Carriers have not met their legal obligations for government interception capabilities, the Australian Communications and Media Authority (ACMA) has revealed in its Communications Report 2017-18.
During the year, the Department of Home Affairs (DHA) Communications Access Coordinator (CAC) referred 36 carriers to the ACMA for enforcement after they did not have an interception capability plan by July 1, according to the report [PDF].
As of June 30, 2018, 23 of these telcos had submitted their ICP; two surrendered their carrier licences; and two were under administration and being monitored.
"The ACMA is continuing to engage with nine carriers to facilitate compliance," the report said.
The cost to telcos of developing, installing, and maintaining an interception capability on their networks reduced during the year, from AU$22.6 million in 2015-16 down to AU$22 million in 2016-17, and then further down to AU$21.5 million in 2017-18.
Under data retention obligations -- which mandates that customers' call records, location information, IP addresses, billing information, and other data be stored for two years by telcos, and is accessible without a warrant by law-enforcement agencies -- the cost of compliance was AU$35.4 million during the year.
The government provided AU$2.5 million in data detention industry grants over that time to 27 recipients, with AU$12.5 million in costs also recovered from criminal law enforcement agencies.
The ACMA's report also revealed that during 2017-18, almost 2.3 million disclosures of customer information were made by carriers,
The majority of these -- 1.7 million -- were made under Part 13 of the Telecommunications Act, with 248,913 made to assist the ACMA itself, 55,843 to assist the Telecommunications Industry Ombudsman (TIO), and nine to assist the Australian Competition and Consumer Commission (ACCC),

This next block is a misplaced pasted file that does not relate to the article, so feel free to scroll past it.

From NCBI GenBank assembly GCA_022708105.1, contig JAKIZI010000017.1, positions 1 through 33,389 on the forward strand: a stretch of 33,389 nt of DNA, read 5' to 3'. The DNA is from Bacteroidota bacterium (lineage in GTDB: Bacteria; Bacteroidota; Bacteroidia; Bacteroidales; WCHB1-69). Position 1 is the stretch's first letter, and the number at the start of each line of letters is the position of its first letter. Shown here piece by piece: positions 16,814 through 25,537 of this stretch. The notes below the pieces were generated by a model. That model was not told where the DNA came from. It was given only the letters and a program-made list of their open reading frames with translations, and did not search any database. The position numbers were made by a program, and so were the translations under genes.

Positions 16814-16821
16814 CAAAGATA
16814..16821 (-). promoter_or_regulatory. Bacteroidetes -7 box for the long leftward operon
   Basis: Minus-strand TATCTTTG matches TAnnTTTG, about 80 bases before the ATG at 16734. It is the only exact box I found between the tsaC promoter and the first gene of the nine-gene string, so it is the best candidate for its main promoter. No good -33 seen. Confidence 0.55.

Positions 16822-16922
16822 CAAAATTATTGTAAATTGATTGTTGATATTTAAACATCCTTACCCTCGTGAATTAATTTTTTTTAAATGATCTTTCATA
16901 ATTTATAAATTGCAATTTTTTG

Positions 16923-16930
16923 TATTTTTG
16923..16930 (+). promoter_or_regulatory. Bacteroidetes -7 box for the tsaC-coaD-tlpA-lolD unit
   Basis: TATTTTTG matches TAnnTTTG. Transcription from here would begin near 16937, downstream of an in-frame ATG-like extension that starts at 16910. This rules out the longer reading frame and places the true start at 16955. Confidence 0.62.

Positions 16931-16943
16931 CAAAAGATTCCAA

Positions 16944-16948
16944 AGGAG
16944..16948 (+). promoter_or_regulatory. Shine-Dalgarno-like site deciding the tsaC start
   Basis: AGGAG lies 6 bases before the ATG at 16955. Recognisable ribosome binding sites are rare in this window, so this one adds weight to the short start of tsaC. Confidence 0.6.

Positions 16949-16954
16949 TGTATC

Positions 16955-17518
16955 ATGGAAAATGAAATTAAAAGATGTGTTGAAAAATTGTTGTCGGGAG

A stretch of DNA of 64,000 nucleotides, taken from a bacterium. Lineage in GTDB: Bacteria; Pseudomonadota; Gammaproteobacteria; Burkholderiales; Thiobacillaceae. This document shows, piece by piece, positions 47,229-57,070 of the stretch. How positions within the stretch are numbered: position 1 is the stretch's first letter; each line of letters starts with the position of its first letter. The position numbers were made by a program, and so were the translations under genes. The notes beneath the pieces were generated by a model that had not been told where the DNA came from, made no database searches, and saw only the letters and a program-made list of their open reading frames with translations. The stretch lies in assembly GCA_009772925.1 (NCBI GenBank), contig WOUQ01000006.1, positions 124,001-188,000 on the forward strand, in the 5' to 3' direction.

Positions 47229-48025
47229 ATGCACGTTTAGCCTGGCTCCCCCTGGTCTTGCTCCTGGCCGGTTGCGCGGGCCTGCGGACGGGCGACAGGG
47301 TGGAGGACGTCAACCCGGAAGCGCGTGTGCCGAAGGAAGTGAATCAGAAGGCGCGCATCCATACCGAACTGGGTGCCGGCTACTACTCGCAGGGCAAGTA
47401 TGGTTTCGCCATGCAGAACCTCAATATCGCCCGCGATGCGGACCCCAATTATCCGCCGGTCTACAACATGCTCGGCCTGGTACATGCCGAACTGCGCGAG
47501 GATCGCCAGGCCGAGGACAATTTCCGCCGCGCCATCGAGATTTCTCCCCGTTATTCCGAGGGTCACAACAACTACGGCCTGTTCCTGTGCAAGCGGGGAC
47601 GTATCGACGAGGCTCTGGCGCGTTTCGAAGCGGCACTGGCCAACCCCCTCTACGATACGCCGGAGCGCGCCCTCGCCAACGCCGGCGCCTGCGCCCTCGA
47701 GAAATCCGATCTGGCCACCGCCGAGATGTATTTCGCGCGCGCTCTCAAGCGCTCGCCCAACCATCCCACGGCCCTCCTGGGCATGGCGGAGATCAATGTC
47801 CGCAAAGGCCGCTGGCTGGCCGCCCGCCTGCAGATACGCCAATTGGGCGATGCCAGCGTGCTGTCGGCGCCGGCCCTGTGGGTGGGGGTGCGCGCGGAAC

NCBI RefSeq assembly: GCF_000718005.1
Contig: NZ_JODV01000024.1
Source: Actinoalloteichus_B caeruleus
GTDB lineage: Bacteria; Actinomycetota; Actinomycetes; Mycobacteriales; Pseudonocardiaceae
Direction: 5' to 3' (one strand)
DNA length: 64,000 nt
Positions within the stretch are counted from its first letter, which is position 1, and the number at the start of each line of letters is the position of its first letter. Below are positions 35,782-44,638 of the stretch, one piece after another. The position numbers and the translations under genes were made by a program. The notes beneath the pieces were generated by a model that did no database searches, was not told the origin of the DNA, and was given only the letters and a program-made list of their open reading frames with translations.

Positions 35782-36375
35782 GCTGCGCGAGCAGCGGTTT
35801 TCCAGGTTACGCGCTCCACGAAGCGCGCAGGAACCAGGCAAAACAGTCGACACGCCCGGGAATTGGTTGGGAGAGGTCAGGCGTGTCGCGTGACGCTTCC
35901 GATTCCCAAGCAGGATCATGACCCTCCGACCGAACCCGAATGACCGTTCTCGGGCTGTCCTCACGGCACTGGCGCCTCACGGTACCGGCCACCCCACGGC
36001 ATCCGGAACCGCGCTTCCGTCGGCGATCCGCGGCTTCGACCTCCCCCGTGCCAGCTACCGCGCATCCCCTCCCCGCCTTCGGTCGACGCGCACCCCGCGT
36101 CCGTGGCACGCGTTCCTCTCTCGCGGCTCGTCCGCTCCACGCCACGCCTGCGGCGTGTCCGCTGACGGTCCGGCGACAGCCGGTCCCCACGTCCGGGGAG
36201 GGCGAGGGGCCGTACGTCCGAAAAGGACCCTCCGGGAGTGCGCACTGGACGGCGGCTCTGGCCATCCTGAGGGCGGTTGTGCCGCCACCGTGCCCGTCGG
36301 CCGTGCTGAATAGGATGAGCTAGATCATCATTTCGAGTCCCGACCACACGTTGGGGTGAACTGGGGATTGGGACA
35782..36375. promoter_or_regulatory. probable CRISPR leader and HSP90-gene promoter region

One disclosure was made for communications for maritime purposes; 17,014 to avert a threat to a person's life or health; 11,976 were "authorised by or under law"; 520 were made as a witness under summons; and 1.4 million were made with the knowledge or consent of the person involved.
"Section 289 disclosures increased by 1,187,104 in the 2017-18 reporting year. This was largely due to the way one provider used customer information to perform data analytics on new commercial offerings," the ACMA explained.
"In relation to the rise in Section 284(1) from 479 to 248,913, this was the result of investigations which are part of the ACMA's compliance work."
Under the Telecommunications (Interception and Access) Act (TIA Act), 563,670 disclosures were made during the financial year, up slightly from 527,546 a year prior.
Of these, 487,407 were authorisations for access to existing information and documents -- 482,800 for enforcement of criminal law, 3,602 for locating missing persons, and 1,005 for enforcing a law with a pecuniary penalty or protection of public revenue.
Also under the TIA Act, 75,794 authorisations were made for access to prospective information and documents; 327 voluntary disclosures; and 142 disclosures for criminal law enforcement in foreign countries.
Following ACMA investigations, 31 telcos face enforcement action for failing to meet the new NBN standards for complaints-handling.
The ACMA is looking into how to implement new networking technologies to prevent scam calls from coming through to Australians.
The ACMA kicked off an audit of compliance with its new NBN complaints-handling process rules, finding that all 41 telcos investigated were in breach of the standard.
Telstra's May fibre outage meant 1,433 Triple Zero calls did not get through to the emergency services operator, the ACMA has revealed.